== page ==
Unfortunately, episcopal silence at the very time when a landmark Court decision on abortion is going to be announced will be a lapse with grave consequences.

Everyone knows of the bishops’ opposition to Roe v. Wade and other Court decisions defending abortion rights, although it wouldn’t hurt to see this restated in a reasoned, sensitive, and pastoral manner. What the public has not heard is a matching statement from the Church’s leaders spelling out the components of a “culture of life” that would protect and empower vulnerable women and children. Those components would have to include the guaranteed provision of health care, paid maternal leave, childcare, income support, and a variety of anti-discrimination measures. They would have to include a firm cultural and legal rejection of violence against women and sexual predation. They would have to include personal compassion and a vigorous mobilization of Catholic generosity for women and families confronting troubled or tragic pregnancies.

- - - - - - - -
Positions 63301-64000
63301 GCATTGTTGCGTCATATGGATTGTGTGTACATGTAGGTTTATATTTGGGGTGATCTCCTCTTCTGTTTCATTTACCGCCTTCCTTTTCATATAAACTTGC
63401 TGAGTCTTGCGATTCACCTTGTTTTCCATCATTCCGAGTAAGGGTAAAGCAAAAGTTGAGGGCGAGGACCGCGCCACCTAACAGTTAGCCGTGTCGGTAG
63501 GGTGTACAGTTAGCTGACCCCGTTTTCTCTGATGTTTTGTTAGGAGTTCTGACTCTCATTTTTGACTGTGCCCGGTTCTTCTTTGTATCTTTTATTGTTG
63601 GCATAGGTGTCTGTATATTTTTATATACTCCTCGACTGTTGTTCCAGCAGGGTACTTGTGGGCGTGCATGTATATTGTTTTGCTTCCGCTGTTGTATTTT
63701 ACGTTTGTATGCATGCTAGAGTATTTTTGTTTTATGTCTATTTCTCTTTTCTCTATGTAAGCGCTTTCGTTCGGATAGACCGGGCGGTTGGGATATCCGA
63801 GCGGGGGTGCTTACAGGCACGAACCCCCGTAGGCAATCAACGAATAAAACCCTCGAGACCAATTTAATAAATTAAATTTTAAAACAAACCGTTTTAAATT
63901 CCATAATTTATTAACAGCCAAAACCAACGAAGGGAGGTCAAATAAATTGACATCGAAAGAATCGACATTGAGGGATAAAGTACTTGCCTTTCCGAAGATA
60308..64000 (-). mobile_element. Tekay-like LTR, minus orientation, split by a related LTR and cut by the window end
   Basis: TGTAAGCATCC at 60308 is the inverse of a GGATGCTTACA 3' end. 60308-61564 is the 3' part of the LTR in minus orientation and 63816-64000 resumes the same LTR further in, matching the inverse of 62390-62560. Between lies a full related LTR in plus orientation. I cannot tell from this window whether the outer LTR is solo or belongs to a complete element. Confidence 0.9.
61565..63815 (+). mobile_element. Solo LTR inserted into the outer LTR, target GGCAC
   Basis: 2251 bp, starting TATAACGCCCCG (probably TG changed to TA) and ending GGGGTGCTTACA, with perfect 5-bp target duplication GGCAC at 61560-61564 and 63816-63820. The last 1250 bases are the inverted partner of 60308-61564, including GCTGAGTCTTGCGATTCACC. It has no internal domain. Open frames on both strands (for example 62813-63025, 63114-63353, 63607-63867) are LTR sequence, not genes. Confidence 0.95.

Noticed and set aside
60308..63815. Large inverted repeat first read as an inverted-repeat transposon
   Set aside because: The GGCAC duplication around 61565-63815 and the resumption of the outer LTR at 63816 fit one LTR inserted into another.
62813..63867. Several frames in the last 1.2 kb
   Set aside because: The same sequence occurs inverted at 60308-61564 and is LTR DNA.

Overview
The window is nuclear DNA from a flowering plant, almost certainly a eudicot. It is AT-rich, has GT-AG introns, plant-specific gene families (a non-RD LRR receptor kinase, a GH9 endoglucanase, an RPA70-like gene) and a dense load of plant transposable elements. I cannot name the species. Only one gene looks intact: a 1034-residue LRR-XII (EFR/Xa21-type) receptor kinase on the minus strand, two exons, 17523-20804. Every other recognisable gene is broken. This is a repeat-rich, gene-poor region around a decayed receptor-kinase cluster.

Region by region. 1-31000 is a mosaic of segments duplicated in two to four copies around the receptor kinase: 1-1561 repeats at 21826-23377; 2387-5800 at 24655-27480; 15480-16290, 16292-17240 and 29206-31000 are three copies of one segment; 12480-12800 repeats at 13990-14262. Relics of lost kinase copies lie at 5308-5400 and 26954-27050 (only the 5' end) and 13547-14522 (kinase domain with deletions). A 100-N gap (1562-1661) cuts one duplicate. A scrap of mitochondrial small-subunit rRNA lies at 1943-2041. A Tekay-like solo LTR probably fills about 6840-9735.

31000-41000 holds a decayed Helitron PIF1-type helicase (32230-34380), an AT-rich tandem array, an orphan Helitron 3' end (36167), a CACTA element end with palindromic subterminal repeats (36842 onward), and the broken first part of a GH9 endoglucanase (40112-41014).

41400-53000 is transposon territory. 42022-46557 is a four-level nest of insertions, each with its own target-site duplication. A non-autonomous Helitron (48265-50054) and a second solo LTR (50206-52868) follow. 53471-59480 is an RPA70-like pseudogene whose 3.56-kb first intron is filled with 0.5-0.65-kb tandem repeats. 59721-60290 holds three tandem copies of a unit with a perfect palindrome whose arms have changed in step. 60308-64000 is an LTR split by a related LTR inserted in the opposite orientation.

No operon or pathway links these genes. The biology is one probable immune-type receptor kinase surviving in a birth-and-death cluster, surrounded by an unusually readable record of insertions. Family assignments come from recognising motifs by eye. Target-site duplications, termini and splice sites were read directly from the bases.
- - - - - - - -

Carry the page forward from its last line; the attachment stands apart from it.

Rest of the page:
The episcopal response has to be unambiguous about the direction and urgency of change.

Noteworthy among the brief RNS statements from faith leaders who wanted to see Roe overturned were those stressing the responsibility to provide support and assistance to women and children. The bishops can do no less, but the conference as a whole has a sound basis in Catholic social teaching to do much more. 

In a column for Religion News Service, Jacob Lupfer noted that curtailing abortion access meant “we will need robust pro-child policies and more government assistance to children and families. Republicans and the pro-life movement should lead the charge for these public investments, and perhaps religious leaders like the United States Conference of Catholic Bishops can provide moral leadership in holding them to account.”